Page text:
Monday, December 04, 2006

Poisoned Russian spy accepts Islam before dying,,2-2486268,00.html

British police arrive in Moscow to hunt for spy death clues
Philippe Naughton

British police investigating the poisoning of the former Russian spy Alexander Litvinenko have arrived in Moscow today to speak to witnesses and collect any evidence relating to his death from their Russian counterparts.

Earlier today, the Russian Foreign Ministry confirmed that visas had been issued to the nine Scotland Yard investigators.

The prosecutor-general's office also offered "to provide all necessary help to British colleagues within the framework of international agreements and the law of the Russian Federation".

British authorities said earlier that the team of detectives would interview several people while in Moscow, including Andrei Lugovoi, another former intelligence agent who met Litvinenko on November 1 - the day he is believed to have fallen ill.

Lawyers acting on behalf of Mikhail Trepashkin, who worked for the FSB, the KGB’s successor, until 1997, said he has key evidence in the case and appealed to the British officers to collect his testimony as soon as possible, saying his life is in danger.

It was reported last week that Trepashkin, who is currently serving a four-year sentence for revealing state secrets, wrote a letter to Litvinenko warning him about a secret squad set up to kill him and other Kremlin opponents.

"Trepashkin said he had information that could shed light on the killing [of Litvinenko]", his lawyer Yelena Liptser told The Associated Press. "If the authorities don’t allow him to do that, that would mean they are trying to hide something."

In a statement dictated on his deathbed, Litvinenko, a former agent for the KGB and the FSB, accused President Putin of involvement in his death. "You may succeed in silencing one man but the howl of protest from around the world will reverberate, Mr Putin, in your ears for the rest of your life," he said.

The spy's father told Kommersant, an independent business daily, that he was also sure that Mr Putin was involved in the death, dismissing suggestions that rogue former agents may have been responsible.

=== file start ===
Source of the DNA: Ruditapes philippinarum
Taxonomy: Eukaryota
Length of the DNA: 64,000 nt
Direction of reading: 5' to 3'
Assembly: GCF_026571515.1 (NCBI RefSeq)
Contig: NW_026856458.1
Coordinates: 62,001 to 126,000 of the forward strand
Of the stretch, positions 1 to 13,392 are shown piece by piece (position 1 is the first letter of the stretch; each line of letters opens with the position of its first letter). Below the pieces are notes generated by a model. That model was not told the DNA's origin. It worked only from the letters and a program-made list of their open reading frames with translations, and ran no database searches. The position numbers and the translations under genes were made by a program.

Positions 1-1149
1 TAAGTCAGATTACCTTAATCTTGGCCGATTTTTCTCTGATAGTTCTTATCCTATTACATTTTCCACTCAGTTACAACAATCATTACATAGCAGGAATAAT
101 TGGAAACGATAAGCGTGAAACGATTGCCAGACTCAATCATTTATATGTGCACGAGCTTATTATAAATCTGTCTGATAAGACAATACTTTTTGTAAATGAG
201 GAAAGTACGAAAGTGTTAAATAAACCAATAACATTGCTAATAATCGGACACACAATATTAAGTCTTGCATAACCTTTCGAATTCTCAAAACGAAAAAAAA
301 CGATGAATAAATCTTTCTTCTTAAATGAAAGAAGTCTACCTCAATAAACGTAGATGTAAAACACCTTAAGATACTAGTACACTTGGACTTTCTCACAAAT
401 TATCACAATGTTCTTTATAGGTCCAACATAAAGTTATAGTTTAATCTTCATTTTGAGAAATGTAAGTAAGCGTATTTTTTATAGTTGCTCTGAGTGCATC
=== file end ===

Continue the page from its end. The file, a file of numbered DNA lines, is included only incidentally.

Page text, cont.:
"No kind of veteran’s organisation would dare to kill a former secret service member. There was an order right from the top to kill my son," Mr Litvinenko said. "I am in no doubt that this was done by members of the Russian secret services, with the permission of Vladimir Putin."

Russian authorities have denied any involvement in Litvinenko’s death. Sergey Lavrov, Russia’s Foreign Minister, warned today that continued suggestions of Russian official involvement in Litvinenko’s death could damage relations with Britain.

Mr Lavrov said he had spoken with Margaret Beckett, the Foreign Secretary, "about the necessity to avoid any kind of politicization of this matter, this tragedy," the RIA-Novosti news agency reported.

"If the British have questions, then they should be sent via the law enforcement agencies between which there are contacts," he said.

Meanwhile, one of Litvinenko's former KGB colleagues, Yuri Shvets, said that he had given Scotland Yard information on the death, including the name of the man responsible for the murder.

"The truth is, we have an act of international terrorism on our hands. I happen to believe I know who is behind the death of my friend Sasha and the reason for his murder," Mr Shvets told the Associated Press.

Mr Shvets, who had known Litvinenko since 2002 and last spoke to him on the day that he died, was questioned by British detectives and an FBI agent in Washington last week. He declined to confirm the name of the person he had told police was behind Litvinenko’s death in case it disrupted the investigation.

"I want this inquiry to get to the bottom of it. Otherwise they will be killing people all over the world - in London, in Washington and in other places," Mr Shvets said. "I want to give the police the time and space to crack this case, to allow them to find those behind this assassination, the last thing I want to do is give a warning to those who are responsible."

Litvinenko, 43, died three weeks after ingesting a toxic radioactive isotope, polonium-210, which made his hair fall out and ravaged his organs. Results of the post-mortem examination on his body are expected later this week and might help pinpoint the origin of the radioactive substance.

He is believed to have received the poison at a sushi restaurant in Piccadilly, London. An Italian contact who had lunch with Litvinenko at the restaurant, Mario Scaramella, was also contaminated with polonium, although he has shown no symptoms of radiation poisoning.

In an interview with Italy’s RAI television, Mr Scaramella said that doctors had told him that his body contained five times the dose of polonium-210 that would normally be considered lethal. "So my mood isn’t the best," he told the channel.

Litvinenko's father, Walter, said in an interview published today that his son - who was born an Orthodox Christian but had close links to Islamist rebels in Chechnya - had requested to be buried according to Muslim tradition after converting to Islam on his deathbed.

"He said ’I want to be buried according to Muslim tradition’," Mr Litvinenko told Moscow's Kommersant daily.

"I said, ’Well son, as you wish. We already have one Muslim in our family - my daughter is married to a Muslim. The important thing is to believe in the Almighty. God is one.’"

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